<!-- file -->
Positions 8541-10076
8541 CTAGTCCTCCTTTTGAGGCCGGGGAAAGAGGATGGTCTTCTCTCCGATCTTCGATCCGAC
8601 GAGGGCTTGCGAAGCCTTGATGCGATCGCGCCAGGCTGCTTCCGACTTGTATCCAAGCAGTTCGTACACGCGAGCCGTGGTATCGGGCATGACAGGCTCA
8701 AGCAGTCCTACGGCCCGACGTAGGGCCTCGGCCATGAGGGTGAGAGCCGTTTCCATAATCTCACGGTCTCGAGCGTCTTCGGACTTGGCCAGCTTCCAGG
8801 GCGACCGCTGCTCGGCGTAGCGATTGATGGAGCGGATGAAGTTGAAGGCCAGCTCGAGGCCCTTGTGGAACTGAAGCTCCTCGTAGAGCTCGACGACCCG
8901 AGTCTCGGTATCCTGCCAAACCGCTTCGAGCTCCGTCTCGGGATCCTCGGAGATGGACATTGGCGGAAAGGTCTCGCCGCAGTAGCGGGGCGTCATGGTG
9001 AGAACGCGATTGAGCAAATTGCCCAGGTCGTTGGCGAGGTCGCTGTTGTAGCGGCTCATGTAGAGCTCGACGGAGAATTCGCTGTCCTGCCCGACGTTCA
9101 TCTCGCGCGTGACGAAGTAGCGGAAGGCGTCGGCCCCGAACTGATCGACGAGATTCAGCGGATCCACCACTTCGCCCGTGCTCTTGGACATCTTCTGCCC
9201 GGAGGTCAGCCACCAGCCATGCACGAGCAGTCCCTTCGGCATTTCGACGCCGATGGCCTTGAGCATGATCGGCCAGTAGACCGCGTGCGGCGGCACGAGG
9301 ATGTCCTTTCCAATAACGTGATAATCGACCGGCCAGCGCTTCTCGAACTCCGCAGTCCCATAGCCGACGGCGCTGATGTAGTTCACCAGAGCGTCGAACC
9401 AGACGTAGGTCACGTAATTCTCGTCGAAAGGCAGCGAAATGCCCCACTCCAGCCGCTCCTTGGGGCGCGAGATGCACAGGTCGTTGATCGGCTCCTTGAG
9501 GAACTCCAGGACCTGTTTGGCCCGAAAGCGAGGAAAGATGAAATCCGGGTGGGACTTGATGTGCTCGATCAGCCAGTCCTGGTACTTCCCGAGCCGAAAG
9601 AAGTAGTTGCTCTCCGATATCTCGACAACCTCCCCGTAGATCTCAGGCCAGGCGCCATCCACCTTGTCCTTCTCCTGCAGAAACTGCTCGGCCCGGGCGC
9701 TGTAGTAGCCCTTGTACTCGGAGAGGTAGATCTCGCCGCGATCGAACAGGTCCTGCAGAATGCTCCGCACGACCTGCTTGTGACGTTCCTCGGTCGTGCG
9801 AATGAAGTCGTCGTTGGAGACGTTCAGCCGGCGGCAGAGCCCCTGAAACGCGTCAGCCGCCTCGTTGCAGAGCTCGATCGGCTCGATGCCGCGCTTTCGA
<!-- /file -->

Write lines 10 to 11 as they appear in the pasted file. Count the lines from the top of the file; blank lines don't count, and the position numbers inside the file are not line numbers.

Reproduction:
9301 ATGTCCTTTCCAATAACGTGATAATCGACCGGCCAGCGCTTCTCGAACTCCGCAGTCCCATAGCCGACGGCGCTGATGTAGTTCACCAGAGCGTCGAACC
9401 AGACGTAGGTCACGTAATTCTCGTCGAAAGGCAGCGAAATGCCCCACTCCAGCCGCTCCTTGGGGCGCGAGATGCACAGGTCGTTGATCGGCTCCTTGAG